Holy Mackerel!

We came, we saw seafood, we ate it, we left

We didn't get to meet Matty, one of the co-owners of the Catalina Fish Kitchen, but we met his marinade. It was lightly drizzled over a man's-hand-sized piece of carefully broiled salmon. The concoction of tomatoes, white wine and no-tellin'-what secret herbs coerced every trace of flavor from the tender pink meat, ensuring that this fish did not die in vain. There are a variety of other condiments available, including a pretty good version of the ubiquitous tartar sauce, and we fooled around with some of them—adorning the steamed rice, grilled vegetables and green salad that came with the entrée. But we protectively guarded the salmon from anything that might disturb the magical chemistry it was making with Matty's Marinade. Maybe someday we'll get to do the same with the man himself. We're romantic like that. Catalina Fish Kitchen, 670 W. 17th St., Ste. G, Costa Mesa, (949) 645-8873. Broiled salmon: $8.95. (DW)

The first cold rainstorm of winter was the perfect excuse for a plate of coho salmon, a native of the waters off the chilly, wet Northwest. Retreating into the burnished wood and warm carpet of the Original Fish Co. made it all the better. This place always feels like Seattle inside—even if it's always Los Alamitos outside. The coho salmon is a small relative of the burlier Chinooks and kings, rarely growing over 10 pounds; mine was less than 1 pound. It was mesquite-broiled and served in its crispy skin and tail, split open and boned, its orange-pink meat firm enough to chew but flaky enough to pick apart easily with a fork. It was a delicate experience in taste and texture. Entrées are accompanied by a choice of two sides, and my fish came flanked with hearty roasted vegetables and a tangled pile of tangy coleslaw. Given the weather and my own sniffles, I sipped a cup of hot tea with honey. The Original Fish Co., 11061 Los Alamitos Blvd., Los Alamitos, (562) 594-4553. Coho salmon: $16.95. (DW)

When you order your salmon grilled instead of broiled, it comes slightly rough around the edges—the way it would be if you were out on the beach, cooking a fish you caught yourself that day. That's the only way to order the salmon at Kinda Lahaina, the Hawaiian-inflected restaurant at the foot of Main Street in Seal Beach. I mean, what's the use of ambiance if you're only going to observe it? You've got to participate in it! Besides, grilling the salmon firms up a fish that tends to get a little mushy. The inside remains tender, the outside more substantial. Combine it with a plate of rice and a leafy green salad and voilà!—you've got aloha! Kinda Lahaina, 901 Ocean Ave., Seal Beach, (562) 596-3864. Grilled salmon: $14.95. (DW)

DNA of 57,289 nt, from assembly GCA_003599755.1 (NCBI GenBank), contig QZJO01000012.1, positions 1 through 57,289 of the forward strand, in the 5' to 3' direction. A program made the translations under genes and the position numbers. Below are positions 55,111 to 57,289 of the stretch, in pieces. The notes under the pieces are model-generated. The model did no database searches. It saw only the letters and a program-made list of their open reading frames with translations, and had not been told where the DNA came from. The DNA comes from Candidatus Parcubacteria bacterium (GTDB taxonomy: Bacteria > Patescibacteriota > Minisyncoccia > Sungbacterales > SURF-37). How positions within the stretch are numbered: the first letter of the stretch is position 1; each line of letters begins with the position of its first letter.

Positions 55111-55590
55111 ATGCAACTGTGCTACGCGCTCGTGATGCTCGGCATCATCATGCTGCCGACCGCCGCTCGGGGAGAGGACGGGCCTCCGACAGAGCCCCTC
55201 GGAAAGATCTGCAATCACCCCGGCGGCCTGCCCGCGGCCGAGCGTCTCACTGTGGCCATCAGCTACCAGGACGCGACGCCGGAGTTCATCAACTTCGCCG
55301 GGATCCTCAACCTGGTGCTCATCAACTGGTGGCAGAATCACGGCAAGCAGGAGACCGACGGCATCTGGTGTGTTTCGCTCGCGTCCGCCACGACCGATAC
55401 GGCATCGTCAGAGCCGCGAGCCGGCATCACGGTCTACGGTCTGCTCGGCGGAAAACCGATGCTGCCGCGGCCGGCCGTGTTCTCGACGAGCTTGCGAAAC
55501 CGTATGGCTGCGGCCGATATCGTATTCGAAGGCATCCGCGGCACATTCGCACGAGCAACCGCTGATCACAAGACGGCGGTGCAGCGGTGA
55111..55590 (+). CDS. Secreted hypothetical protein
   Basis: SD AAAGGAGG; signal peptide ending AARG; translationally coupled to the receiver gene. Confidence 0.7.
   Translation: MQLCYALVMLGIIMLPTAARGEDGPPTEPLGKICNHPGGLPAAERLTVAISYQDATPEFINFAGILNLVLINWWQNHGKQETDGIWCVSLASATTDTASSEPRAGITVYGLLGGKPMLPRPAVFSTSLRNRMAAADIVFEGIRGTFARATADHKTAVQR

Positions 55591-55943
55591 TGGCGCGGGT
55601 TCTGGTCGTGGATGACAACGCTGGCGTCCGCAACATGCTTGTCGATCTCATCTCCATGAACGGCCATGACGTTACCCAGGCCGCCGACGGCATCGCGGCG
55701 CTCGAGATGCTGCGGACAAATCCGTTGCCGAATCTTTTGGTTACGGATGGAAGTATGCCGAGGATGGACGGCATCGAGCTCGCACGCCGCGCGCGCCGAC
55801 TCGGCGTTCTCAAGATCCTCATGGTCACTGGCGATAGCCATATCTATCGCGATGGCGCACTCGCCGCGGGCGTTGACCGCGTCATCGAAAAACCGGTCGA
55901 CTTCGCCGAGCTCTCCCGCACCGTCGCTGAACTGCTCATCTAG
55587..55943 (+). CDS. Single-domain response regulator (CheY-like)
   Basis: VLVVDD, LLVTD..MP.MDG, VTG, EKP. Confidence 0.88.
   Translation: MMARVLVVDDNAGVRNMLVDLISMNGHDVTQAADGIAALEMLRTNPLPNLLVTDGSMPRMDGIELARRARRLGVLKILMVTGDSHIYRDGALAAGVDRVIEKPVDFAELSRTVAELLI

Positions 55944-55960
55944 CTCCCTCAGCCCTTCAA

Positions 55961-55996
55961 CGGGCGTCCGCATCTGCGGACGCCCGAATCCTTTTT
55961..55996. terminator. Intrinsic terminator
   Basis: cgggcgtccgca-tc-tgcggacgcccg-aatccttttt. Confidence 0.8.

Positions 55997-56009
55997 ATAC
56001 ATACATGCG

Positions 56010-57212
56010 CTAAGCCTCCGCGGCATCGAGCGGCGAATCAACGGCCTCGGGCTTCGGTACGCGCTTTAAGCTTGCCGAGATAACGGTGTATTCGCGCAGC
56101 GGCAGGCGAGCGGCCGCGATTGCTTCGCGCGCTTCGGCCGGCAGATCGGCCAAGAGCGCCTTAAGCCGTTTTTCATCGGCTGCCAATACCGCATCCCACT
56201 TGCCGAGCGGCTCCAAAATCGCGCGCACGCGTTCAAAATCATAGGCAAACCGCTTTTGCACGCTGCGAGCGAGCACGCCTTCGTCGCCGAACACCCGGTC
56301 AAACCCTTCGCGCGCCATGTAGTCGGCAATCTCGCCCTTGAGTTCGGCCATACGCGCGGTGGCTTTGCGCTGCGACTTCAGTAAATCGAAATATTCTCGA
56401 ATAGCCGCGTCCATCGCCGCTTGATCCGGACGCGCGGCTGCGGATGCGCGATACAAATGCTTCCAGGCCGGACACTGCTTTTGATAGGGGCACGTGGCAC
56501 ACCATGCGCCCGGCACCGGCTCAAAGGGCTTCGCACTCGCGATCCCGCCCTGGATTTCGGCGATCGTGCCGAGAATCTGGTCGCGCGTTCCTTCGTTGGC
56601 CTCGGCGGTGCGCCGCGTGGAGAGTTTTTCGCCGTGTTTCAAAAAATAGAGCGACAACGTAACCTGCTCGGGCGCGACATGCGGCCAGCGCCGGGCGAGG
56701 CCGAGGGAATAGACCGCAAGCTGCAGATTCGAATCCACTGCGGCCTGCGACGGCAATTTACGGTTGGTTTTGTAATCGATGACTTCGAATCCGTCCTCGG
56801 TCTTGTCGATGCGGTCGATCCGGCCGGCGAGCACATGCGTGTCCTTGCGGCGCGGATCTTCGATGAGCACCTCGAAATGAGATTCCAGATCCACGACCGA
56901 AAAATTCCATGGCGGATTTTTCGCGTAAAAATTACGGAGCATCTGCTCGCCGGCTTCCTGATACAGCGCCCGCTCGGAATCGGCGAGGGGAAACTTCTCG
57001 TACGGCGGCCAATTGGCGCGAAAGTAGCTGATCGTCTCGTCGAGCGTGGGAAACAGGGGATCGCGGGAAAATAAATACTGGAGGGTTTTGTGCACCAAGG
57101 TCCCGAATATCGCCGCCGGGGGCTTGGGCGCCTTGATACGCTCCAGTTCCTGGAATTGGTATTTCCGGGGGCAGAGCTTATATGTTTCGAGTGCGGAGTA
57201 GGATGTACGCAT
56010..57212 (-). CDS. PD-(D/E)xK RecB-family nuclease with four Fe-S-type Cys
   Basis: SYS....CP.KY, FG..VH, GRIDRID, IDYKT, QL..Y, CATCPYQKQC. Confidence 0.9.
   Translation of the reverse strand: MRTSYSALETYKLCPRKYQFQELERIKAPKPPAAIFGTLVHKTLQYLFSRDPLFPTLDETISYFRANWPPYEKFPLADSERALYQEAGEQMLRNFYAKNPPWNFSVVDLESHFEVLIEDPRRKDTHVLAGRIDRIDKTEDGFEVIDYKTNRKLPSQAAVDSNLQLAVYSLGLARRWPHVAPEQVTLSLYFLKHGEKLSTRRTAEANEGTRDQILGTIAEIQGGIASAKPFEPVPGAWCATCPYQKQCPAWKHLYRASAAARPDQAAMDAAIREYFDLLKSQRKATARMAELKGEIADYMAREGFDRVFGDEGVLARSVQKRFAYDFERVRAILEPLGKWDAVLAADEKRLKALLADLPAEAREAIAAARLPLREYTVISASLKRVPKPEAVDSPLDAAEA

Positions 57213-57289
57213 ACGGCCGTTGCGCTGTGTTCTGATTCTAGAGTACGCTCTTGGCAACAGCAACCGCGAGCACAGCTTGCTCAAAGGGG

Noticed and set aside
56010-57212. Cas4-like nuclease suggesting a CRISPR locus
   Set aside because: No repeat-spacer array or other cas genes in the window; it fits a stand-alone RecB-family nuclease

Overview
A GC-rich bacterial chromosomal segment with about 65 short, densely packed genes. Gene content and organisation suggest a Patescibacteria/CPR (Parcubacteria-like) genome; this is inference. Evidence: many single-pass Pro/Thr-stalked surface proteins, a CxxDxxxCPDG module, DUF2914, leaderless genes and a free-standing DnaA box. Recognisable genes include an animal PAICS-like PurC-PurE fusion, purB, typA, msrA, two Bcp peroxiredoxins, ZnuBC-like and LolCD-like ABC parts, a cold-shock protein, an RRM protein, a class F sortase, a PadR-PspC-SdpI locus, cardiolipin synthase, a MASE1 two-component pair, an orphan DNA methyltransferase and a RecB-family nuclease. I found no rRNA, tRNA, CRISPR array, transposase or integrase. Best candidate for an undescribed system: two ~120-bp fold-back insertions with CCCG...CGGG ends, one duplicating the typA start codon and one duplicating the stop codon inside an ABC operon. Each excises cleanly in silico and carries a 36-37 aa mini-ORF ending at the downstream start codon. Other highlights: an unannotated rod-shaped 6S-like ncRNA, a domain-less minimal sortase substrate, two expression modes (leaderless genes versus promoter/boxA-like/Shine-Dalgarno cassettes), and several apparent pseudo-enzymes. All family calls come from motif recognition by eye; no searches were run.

You don't go to Stubrik's for seafood. You go there because it's the best place in the entire North County to listen to blues, drink beer and eat red meat all at the same time. Unless it's Wednesday, in which case you get to hear Irish music all night and choose from among the approximately 20 single-malt whiskeys to sip whilst you sink your fangs into the hearty slabs of red, juicy meat. But if you do have a hankering for a bit of the pescado, you can't go wrong with the salmon at Stubrik's: resident chef Sterling does it up quite excellently. There's a char-grilled salmon, which is tender and juicy, and an herb-crusted salmon, which is a breaded and baked filet served beneath a creamy pesto sauce. Both dishes can be augmented with the garlic mashed potatoes, the garlic cheese bread, or both (c'mon, you're going to die someday anyway). Stubrik's, 118 E. Commonwealth Ave., Fullerton, (714) 871-1290. Char-grilled salmon: $12; herb-crusted salmon: $14. (SCL)

I first enjoyed fresh scallops (replete with shell) barbecued right on a sandy beach in Nha Trang, Vietnam, cooked by a food peddler who was carrying a huge basket of foodstuff on one end of a on a bamboo pole and a charcoal-burning clay stove on another. She let me keep the colorful shells. Back in Irvine, you can taste the same thing (but with larger scallops) also on its own shell and slobbered with a mysterious, almost imperial X.O. sauce, a high-priced condiment made of chile, dried shrimps and dried scallops plus other unknown spices—it's the rage now in Chinese seafood entrées. (In a smart marketing move, the sauce is named after a popular brandy.) You get four large, meaty and tender scallops, which are also available with garlic sauce or black bean sauce. S.W. Bar-B-Q Seafood Restaurant, 5406A Walnut Ave., Irvine, (949) 262-0128. Steamed fresh scallops in shell with X.O. sauce: $7.20. (DCT)

Lots of Hong Kong-style seafood houses have an extensive dim sum service, but the dumplings and rolls are mostly standard non-seafood items. Seafood World lives up to its name by wheeling out such goodies as fried scallop rolls (large scallops in a flaky pastry served with mayo and a maraschino cherry!), crab and shrimp balls with peas (wrapped in thick rice paper), and very large and juicy spicy deep-fried shrimp. Wash it down with some chrysanthemum tea, and you've had a seafood feast! Seafood World, 15351 Brookhurst St., Westminster, (714) 775-8828. Dishes: $10-$12. (EK)

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